“Alexandra firmly believed Rasputin was God’s messenger, sent to guide them through the war. ‘I fully trust in Our Friend’s wisdom endowed by God to counsel what is right for you and our country,’ she wrote Nicholas.” (p.148-9)

Both, I think, however contradictory that may be. The book is certainly a warning to those of us who are Christians: we may be blinded by our own prejudices and those of our culture into believing things that are contrary to the gospel of Christ and into acting upon those erroneous beliefs. We must always compare our actions and beliefs with the yardstick of Scripture and ask for specific guidance from the Holy Spirit. I believe that if Nicholas and Alexandra had done so in regard to the Jews and to Rasputin, that guidance would have been granted to them.

Ms. Fleming does a good job of presenting a balanced and intriguing picture of the Romanovs, and I recommend the book.

March 18th: St. Alexander of Jerusalem and Second Lieutenant Owen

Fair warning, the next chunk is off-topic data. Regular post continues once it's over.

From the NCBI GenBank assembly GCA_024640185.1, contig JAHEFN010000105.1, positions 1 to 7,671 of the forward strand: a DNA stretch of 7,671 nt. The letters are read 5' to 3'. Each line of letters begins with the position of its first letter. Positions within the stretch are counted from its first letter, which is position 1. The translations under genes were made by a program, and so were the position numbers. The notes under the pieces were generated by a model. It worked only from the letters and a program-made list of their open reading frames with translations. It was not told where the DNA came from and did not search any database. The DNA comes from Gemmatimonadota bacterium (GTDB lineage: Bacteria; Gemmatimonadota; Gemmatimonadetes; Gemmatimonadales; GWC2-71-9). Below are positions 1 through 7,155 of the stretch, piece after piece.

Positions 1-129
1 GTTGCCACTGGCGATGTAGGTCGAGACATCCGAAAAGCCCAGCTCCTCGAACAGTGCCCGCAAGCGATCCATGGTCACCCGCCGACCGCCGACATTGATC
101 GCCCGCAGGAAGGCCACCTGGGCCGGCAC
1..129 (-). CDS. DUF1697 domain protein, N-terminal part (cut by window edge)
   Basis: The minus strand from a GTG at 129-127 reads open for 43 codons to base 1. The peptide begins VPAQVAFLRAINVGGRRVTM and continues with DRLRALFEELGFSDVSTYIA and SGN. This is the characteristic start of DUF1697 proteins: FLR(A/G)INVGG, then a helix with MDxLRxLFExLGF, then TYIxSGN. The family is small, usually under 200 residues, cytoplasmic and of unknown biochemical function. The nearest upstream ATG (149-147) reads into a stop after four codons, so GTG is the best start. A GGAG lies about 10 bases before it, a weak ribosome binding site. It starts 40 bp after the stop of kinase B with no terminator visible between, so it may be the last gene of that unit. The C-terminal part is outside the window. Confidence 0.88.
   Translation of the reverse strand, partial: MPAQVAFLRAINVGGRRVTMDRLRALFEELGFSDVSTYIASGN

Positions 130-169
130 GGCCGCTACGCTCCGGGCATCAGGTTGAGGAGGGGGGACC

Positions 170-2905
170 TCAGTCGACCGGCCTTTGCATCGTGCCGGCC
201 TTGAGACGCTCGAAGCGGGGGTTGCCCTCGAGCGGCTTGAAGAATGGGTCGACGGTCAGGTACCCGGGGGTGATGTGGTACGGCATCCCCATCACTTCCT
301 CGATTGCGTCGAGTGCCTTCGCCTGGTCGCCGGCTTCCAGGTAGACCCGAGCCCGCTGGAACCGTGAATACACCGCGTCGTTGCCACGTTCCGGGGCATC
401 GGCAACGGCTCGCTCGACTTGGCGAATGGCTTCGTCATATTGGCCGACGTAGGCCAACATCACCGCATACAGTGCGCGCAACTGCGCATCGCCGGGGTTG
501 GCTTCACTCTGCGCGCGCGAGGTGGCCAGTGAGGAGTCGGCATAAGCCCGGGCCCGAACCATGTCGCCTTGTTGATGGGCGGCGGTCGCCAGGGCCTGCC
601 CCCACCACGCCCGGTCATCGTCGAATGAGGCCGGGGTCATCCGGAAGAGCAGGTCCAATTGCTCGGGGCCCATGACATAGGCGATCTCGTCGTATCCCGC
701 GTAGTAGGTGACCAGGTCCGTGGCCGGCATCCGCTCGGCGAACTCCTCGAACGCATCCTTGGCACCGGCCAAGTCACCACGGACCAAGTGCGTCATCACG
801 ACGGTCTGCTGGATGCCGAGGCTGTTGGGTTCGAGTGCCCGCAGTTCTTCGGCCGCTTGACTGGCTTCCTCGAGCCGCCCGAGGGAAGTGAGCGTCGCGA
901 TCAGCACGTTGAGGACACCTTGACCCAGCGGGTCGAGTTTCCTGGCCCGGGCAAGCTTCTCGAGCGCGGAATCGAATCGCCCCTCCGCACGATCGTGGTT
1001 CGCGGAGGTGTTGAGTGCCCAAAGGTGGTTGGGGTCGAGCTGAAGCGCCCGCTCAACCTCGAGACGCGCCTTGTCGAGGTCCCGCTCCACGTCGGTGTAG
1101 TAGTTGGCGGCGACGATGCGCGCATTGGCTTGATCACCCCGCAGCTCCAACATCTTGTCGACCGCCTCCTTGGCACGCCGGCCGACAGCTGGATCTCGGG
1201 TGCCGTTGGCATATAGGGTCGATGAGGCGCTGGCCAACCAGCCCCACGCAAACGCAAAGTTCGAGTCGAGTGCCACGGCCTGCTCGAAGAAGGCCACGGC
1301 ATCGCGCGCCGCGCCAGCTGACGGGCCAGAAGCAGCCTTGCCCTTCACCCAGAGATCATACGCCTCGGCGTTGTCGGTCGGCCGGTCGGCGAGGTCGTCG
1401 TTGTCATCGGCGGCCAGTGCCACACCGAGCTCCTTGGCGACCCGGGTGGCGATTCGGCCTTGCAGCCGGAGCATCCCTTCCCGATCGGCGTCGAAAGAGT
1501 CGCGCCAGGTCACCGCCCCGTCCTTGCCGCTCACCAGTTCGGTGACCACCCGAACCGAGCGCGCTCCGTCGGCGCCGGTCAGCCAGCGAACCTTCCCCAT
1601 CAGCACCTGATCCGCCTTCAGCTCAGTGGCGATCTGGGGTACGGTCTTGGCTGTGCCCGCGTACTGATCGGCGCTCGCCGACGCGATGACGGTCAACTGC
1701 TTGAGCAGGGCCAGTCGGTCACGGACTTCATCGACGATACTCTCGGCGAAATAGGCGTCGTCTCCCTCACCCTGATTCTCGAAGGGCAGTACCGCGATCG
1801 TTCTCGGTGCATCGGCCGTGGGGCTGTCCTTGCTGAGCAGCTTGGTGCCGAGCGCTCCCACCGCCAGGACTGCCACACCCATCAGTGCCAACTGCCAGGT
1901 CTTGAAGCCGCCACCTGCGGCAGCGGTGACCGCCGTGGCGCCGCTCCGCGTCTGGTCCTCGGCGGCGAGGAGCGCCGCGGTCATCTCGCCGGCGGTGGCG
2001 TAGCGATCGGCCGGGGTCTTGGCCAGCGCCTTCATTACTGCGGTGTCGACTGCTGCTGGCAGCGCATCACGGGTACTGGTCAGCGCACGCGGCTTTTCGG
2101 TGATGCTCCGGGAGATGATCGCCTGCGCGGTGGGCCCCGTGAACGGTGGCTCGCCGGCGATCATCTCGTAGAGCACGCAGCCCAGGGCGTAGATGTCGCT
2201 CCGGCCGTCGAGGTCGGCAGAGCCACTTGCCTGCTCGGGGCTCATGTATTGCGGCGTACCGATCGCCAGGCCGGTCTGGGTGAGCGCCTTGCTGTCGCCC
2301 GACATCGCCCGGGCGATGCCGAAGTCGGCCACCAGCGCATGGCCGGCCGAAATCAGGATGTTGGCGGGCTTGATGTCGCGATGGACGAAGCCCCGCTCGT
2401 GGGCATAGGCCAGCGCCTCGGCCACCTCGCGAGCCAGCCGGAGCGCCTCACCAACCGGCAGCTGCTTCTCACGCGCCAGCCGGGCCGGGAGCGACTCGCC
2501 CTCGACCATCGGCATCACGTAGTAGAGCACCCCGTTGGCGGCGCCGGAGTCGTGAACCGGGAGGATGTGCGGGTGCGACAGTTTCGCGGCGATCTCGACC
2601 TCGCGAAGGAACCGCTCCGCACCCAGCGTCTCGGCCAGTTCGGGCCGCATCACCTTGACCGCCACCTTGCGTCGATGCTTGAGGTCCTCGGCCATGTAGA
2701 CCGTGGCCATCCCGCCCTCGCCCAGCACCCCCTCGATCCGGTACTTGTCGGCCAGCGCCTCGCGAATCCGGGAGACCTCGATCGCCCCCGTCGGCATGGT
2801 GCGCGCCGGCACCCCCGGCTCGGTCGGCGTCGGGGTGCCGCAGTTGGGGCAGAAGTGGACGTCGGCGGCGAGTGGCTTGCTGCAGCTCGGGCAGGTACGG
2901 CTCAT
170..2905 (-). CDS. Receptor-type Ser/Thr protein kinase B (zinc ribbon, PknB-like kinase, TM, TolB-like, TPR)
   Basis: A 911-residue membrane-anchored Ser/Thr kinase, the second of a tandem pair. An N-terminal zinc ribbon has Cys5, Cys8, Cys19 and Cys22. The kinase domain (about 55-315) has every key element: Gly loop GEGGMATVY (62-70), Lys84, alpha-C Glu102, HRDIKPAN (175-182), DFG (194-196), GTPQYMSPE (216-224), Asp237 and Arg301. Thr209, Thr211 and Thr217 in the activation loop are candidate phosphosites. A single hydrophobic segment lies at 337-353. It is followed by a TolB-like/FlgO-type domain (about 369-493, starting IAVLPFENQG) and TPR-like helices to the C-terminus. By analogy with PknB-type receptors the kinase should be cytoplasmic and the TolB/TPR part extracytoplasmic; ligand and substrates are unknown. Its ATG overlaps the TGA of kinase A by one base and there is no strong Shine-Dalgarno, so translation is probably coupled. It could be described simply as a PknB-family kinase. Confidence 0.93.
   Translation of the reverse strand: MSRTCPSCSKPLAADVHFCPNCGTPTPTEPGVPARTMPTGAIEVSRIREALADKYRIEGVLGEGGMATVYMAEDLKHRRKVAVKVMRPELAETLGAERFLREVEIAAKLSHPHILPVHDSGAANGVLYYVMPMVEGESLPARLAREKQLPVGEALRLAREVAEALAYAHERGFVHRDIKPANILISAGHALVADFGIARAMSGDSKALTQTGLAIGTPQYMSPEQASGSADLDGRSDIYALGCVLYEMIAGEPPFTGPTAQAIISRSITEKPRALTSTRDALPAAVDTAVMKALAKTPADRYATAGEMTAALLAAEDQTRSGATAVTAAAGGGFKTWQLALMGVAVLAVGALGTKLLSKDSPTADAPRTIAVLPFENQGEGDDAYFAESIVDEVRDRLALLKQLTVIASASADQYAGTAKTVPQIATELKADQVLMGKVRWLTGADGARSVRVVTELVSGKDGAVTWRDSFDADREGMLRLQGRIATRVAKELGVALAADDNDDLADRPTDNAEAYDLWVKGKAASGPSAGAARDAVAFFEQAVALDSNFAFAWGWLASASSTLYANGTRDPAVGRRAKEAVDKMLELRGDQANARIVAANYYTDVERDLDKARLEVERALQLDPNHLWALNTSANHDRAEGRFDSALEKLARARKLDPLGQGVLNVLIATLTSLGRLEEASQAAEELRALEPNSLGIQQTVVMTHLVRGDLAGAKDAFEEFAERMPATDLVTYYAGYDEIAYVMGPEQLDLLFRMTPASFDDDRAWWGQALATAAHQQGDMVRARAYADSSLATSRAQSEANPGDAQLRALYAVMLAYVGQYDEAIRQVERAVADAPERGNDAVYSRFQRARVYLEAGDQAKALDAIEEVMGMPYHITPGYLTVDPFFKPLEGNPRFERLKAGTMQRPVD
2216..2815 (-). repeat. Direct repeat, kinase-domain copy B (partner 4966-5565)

St. Alexander was a bishop in Jerusalem in the third century, and he is known for having founded a theological library and a school in Jerusalem during his tenure there. When he was an old man, he was arrested and taken to prison in Caesarea where he died, after being physically tortured and almost fed to the wild beasts.

“The glory of his white hairs and great sanctity formed a double crown for him in captivity.” Feast Day Of St. Alexander of Jerusalem, March 18th.

Wilfred Owen, World War One poet, b.March 18,1893, d.November 4, 1918.

2nd Lt, Wilfred Edward Salter Owen, 5th Bn. Manch. R., T.F., attd. 2nd Bn.
For conspicuous gallantry and devotion to duty in the attack on the Fonsomme Line on October 1st/2nd, 1918. On the company commander becoming a casualty, he assumed command and showed fine leadership and resisted a heavy counter-attack. He personally manipulated a captured enemy machine gun from an isolated position and inflicted considerable losses on the enemy. Throughout he behaved most gallantly.

The Parable of the Old Man and the Young
by Wilfred Owen

So Abram rose, and clave the wood, and went,
And took the fire with him, and a knife.
And as they sojourned both of them together,
Isaac the first-born spake and said, My Father,
Behold the preparations, fire and iron,